Greece 2017. Archives Research: Kalamata

My research trips are super-intensive. This is due in part to my personality, and in part to the limited working hours at Greek repositories. Archives and libraries’ hours of operation are 8:00 a.m. until 2:30 p.m., and unlike shops, they do not reopen after 6:30. None are open on Saturdays, not even the Central Library of Sparta.

So, my weekday work schedule looks like this:
7:00 – wake up
8:00 – be at the repository
2:30 – leave (or get kicked out)
2:30-6:00 – go someplace that is open: a cemetery, an archaeological or historical site, or take a drive through a village. It’s beastly hot in mid-afternoon in July, but I won’t waste three precious hours.
6:00-midnight – change clothes, visit family or friends for dinner which usually begins around 9:00

Honestly, I came home more tired than when I left. But I also came home with tons of new information.

I was anxious to return to the Archives in Kalamata. During my visit of July 2016, the office was moving to a new location and everything was packed in boxes, which made research impossible. I was thrilled to see its new home: a stunning neoclassical building constructed in the 1880’s and rebuilt after the earthquake of 1986.

General Archives of Greece, Kalamata, Messinia

I am ever grateful for the help and kindness of my friend, Giota Siora, who met me in Kalamata and escorted me to the Archives. Giota knows the archivist, Anastasia Milioni, who was eager to assist us in any way possible. My goal was to search for information about two families with possible early ties to the Kalamata region: Eftaxias (prior to relocating to Mystras) and Zaharakis (prior to relocating to Theologos).

GAK, Kalamata: Giota Siora; Anastasia Milioni, Archivist; Carol Kostakos Petranek, July 2017

In 2016, Mrs. Milioni had given me a print-out of contracts with the Eftaxias name. There were three for Georgios Eftaxias who was in Kalamata in 1859.

Eftaxias contracts, 1859. General Archives of Greece, Kalamata, Messinia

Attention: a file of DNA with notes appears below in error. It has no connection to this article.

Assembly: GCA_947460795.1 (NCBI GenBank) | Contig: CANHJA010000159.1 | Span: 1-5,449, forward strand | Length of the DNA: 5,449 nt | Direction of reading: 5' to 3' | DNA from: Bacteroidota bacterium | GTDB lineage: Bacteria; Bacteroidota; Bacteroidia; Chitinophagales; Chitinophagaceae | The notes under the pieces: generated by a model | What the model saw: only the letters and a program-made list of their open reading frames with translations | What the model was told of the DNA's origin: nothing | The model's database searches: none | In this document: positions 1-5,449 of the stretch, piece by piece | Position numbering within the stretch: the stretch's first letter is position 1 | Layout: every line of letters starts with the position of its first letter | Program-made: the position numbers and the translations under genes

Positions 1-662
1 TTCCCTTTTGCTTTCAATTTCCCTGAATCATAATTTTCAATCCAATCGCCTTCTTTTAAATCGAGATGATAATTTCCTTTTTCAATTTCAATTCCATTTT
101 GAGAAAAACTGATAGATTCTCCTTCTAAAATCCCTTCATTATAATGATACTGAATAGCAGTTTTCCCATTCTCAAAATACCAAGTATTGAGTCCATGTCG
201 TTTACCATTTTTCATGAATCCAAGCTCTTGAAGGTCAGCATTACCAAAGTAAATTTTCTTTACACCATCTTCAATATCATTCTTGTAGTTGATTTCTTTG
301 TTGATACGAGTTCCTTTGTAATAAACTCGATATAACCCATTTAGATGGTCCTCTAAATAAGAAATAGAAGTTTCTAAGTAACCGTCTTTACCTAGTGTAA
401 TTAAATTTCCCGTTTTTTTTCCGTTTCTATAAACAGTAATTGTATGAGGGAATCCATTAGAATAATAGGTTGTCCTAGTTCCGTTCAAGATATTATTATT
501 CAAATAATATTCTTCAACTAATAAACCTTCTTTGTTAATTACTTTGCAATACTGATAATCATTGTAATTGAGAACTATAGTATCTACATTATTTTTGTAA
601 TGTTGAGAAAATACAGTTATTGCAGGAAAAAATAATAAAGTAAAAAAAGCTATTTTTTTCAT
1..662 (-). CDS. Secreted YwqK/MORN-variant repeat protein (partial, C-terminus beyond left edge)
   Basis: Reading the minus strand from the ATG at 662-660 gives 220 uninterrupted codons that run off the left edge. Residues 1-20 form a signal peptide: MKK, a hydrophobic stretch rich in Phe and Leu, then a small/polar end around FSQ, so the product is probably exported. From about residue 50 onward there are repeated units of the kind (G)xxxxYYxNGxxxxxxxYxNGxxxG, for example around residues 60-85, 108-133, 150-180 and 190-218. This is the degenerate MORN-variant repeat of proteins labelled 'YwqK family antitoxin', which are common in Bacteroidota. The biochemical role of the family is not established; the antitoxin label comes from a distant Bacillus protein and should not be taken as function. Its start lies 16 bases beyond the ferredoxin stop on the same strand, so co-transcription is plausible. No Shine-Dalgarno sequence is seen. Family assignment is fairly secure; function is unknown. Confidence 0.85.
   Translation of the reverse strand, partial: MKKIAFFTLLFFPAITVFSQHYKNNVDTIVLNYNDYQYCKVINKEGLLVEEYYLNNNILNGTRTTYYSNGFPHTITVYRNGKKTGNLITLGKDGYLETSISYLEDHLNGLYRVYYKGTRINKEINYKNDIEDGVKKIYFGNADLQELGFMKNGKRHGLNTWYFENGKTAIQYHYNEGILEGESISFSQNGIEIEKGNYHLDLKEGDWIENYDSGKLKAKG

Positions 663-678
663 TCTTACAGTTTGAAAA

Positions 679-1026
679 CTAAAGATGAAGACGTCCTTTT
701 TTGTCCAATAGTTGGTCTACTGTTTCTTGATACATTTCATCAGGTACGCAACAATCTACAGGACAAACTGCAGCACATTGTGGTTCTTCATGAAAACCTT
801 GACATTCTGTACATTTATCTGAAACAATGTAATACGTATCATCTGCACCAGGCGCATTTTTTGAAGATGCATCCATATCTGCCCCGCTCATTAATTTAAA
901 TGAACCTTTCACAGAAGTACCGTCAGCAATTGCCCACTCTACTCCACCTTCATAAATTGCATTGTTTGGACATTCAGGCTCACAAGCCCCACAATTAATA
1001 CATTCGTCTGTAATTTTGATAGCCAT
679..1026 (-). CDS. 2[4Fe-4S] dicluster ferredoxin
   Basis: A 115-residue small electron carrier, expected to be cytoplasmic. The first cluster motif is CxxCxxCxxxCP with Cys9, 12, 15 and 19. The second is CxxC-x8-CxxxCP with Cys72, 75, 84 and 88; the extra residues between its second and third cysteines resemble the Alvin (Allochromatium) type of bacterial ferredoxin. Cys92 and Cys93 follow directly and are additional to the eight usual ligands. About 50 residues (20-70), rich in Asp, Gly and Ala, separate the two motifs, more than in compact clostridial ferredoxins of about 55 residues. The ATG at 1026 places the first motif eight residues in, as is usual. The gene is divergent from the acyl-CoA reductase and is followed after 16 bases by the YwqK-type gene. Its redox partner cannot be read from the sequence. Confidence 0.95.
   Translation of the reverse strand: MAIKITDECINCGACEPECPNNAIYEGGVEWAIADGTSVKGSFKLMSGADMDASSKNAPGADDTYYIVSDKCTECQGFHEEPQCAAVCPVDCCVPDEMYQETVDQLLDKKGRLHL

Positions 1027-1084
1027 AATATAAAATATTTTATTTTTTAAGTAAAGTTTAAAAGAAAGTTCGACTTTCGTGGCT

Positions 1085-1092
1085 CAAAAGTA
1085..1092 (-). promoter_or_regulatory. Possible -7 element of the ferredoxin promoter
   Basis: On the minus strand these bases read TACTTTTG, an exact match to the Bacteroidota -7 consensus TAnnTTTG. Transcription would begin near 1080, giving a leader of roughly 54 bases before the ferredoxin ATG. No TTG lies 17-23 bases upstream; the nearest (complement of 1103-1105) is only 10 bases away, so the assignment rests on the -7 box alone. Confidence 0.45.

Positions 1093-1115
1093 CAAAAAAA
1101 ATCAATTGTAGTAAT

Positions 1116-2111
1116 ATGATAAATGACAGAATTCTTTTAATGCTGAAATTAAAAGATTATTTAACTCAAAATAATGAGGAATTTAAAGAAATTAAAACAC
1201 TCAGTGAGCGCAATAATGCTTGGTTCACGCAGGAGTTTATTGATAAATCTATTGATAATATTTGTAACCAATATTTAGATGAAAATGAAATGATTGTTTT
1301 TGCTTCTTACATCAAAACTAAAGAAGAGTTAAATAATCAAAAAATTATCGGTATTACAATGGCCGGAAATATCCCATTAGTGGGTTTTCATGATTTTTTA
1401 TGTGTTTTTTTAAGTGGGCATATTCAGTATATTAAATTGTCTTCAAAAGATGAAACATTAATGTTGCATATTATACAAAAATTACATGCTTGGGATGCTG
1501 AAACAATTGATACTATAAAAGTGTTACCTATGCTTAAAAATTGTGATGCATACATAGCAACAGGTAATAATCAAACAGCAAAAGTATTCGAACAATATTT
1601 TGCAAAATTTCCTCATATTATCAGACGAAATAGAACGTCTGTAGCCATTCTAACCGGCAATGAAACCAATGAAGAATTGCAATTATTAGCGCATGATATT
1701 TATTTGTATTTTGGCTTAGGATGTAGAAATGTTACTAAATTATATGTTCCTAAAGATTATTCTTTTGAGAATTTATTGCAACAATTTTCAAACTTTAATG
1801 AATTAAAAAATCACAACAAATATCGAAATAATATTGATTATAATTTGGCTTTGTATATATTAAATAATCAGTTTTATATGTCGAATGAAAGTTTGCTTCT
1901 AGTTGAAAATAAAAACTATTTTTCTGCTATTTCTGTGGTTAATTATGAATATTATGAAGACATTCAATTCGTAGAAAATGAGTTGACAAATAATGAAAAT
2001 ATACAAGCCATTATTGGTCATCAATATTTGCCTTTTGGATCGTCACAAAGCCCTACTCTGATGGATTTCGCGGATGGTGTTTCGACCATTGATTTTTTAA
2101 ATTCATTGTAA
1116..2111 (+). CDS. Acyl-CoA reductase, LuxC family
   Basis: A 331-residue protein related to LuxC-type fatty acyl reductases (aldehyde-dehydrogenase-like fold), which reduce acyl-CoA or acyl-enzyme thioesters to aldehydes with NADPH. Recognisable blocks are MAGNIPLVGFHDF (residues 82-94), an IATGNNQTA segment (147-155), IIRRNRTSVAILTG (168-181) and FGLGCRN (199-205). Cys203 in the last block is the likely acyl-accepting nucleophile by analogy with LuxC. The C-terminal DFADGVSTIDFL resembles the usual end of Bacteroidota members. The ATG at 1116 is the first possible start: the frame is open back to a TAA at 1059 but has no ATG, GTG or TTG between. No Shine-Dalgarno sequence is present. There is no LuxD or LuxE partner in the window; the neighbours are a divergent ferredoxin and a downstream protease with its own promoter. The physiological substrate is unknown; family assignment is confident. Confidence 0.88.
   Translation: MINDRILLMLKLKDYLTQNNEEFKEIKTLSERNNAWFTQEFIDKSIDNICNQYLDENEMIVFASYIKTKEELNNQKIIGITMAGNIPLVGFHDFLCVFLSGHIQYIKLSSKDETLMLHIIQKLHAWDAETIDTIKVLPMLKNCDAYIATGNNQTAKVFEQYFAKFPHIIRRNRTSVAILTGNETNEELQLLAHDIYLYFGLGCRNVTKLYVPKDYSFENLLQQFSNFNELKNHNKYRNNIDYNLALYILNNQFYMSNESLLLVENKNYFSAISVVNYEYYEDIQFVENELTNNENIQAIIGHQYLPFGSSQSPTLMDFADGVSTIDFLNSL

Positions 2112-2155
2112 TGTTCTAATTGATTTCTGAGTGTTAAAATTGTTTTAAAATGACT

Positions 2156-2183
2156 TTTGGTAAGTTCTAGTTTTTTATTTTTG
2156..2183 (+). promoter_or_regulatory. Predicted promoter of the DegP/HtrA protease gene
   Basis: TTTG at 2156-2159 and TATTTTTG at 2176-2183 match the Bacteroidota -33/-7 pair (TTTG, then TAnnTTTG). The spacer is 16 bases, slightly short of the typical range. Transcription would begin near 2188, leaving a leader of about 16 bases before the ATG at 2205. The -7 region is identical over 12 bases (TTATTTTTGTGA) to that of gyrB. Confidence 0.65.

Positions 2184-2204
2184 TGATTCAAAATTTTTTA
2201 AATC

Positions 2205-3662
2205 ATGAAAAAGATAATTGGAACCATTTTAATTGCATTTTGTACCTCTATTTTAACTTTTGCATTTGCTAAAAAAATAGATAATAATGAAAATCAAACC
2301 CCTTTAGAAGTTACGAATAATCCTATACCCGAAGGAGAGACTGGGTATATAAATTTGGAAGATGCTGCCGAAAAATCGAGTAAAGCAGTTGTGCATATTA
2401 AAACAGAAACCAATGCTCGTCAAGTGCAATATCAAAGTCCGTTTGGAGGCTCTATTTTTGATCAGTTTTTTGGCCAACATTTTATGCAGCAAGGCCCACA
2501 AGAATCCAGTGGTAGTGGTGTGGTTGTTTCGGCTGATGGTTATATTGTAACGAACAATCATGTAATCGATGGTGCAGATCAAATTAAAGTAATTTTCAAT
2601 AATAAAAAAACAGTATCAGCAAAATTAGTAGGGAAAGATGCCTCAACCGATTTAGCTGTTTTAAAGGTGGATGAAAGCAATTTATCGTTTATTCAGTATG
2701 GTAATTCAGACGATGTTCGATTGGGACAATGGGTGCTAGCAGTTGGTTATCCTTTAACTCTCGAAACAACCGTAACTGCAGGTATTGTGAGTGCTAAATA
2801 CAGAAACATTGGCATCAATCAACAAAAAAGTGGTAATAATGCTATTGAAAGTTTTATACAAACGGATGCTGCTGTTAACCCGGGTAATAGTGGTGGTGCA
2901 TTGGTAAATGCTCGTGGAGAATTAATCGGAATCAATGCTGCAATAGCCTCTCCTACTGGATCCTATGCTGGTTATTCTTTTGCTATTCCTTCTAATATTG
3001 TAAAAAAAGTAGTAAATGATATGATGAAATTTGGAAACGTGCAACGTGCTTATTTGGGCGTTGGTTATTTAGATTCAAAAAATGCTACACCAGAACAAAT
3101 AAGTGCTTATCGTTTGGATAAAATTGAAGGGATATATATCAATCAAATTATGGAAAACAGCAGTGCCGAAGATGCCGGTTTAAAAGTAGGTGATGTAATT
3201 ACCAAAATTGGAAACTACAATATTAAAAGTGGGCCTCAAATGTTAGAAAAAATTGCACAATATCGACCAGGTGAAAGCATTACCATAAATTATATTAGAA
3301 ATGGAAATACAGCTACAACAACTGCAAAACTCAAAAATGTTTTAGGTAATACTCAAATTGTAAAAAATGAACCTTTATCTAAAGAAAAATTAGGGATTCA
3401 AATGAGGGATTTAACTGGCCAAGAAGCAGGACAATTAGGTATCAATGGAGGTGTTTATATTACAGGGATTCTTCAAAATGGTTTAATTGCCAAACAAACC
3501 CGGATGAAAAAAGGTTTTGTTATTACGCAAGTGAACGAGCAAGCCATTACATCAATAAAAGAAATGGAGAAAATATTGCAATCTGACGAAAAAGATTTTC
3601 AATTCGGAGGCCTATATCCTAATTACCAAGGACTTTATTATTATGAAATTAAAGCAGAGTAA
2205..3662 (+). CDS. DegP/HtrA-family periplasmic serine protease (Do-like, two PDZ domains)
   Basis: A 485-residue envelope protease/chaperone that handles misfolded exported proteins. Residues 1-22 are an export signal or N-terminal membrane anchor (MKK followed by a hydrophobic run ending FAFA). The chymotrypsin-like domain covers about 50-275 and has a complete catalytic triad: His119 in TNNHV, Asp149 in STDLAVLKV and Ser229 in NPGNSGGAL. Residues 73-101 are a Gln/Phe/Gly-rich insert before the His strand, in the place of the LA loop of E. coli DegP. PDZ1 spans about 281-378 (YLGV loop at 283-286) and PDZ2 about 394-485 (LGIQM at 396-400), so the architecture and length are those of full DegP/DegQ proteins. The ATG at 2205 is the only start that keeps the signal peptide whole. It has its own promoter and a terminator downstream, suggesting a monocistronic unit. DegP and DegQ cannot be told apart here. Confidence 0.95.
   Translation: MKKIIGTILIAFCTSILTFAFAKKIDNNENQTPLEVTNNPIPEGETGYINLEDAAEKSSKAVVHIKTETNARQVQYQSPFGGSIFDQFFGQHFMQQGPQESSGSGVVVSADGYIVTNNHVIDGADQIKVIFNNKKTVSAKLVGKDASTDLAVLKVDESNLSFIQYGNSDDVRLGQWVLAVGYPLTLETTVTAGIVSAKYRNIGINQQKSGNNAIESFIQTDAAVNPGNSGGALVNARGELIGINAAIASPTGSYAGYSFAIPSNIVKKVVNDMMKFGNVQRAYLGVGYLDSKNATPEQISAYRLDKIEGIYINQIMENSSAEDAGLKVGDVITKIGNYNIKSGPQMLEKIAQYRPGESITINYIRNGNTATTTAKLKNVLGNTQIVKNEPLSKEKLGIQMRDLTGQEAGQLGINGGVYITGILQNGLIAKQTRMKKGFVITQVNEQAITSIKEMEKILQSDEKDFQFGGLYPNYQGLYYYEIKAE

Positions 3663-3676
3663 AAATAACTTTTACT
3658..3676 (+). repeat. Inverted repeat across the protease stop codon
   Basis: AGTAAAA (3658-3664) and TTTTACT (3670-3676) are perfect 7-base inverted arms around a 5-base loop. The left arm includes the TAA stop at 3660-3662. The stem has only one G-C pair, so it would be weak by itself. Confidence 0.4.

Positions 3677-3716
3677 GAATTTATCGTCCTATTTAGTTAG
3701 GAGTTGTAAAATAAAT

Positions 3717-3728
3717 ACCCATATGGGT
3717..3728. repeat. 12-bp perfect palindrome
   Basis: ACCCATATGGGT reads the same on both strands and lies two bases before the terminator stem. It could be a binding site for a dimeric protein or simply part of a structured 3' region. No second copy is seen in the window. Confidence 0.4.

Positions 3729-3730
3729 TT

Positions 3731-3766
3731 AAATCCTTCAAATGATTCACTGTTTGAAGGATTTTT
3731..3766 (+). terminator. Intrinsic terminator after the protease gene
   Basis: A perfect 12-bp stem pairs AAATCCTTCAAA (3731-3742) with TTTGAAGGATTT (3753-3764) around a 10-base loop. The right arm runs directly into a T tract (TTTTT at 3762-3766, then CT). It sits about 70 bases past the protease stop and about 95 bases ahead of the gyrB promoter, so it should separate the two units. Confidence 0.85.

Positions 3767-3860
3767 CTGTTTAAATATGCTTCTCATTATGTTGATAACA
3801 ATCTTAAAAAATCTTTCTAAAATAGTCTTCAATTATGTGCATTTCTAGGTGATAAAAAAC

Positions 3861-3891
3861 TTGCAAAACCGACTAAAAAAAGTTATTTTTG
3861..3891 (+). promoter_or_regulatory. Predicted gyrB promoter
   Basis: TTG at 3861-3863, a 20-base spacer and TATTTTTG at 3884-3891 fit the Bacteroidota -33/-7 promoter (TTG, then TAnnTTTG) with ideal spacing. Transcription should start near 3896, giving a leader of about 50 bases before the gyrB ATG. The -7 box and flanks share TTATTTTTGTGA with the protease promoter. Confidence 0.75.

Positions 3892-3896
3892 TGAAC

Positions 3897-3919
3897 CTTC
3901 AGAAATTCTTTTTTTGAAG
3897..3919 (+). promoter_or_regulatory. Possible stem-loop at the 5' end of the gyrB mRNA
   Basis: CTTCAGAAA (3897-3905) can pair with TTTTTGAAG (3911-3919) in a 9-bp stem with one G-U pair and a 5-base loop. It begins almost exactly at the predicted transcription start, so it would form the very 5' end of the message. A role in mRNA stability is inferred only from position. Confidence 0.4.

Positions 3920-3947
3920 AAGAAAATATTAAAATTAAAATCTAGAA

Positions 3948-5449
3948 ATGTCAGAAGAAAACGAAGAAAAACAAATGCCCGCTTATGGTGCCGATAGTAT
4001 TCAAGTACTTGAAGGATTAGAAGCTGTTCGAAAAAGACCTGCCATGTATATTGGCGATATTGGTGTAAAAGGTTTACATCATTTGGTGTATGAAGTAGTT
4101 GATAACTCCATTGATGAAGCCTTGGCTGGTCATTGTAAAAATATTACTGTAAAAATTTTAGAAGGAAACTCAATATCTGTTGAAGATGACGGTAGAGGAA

After the contracts were retrieved, Giota amazed me with her ability to read the documents. They were not written in typical old Greek script, but in a specific type of calligraphy used by lawyers and high government officials in the 1800’s.

Below are page one and the signature page of Contract 727 for Georgios Eftaxias, along with a synopsis by Giota.

Eftaxias, Georgios; Contract 727 p.1. Kalamata, Messinia. July 2017

Eftaxias, Georgios; Contract 727 p.3 – signatures.. Kalamata, Messinia. July 2017

Contract 727 Georgios Eftaxias in Kalamata 1859
Final payment on land purchase
Georgios Eftaxias bought a field at Mavria (on the border of Messinia and Laconia). He paid 60 drachmas on the balance due. He bought the land from Michail Koumoutsas who was a lime maker. One of the owners of land bordering his is Haralambos Eftaxias.

With three contracts for Georgios Eftaxias, I now have proof that a family was in Kalamata. But is this my family? Possibly yes, possibly no.

  • I have an Eftaxias “DNA cousin,” Peter, who was born in a village adjacent to Mystras. His father said that their Eftaxias family came from Kalamata. This is definitely his family. Since we have a genetic connection, this is one point on the “yes” side.
  • The very name, Eftaxias, has ecclesiastical connotations. Gregory Kontos sent me this definition: the one that is in charge of the good order of the church:   good=ευ order=τάξη. So, this could be an example of families who had worked in a church and adopted the position title as a surname. This is one point on the “no” side.

Another twist:  the Election Lists of 1875 show a Michalis Eftaxias who was born around 1800, fought in the Revolution, and lived in Lagia. That is 117 km from Kalamata, a 39-hour walk! Is it possible these two families are related? Not impossible, but perhaps improbable. This could be an example of the second bullet–someone working in a church, taking the ευταξη title as a surname.

So, the definite answer to my question is, “I don’t know.”

Lagia to Kalamata is 117 kilometers

The Archives in Kalamata has a one-of-a-kind collection created by Μίμη Iλ. Φερέτος (Dimitris or Mimi Il. Feretos).  Giannis Michalakakos described Mr. Feretos as a journalist and writer who gathered information on fighters of the 1821 Revolution. In the early 1900’s, he interviewed people who had fought (or whose relatives fought) in the War of Independence. Mr. Feretos created a surname index which include brief notes and reference sources to find the original documentation. The GAK in Kalamata has a bookcase filled with Mr. Feretos’ notebooks. They are arranged in alphabetical order, and Giota easily found the Eftaxias and Zaharakis surnames.

This is a copy of one of the Feretos pages for Zaharakis. I found it fascinating to see how Mr. Feretos compiled and annotated information, long before the computer age.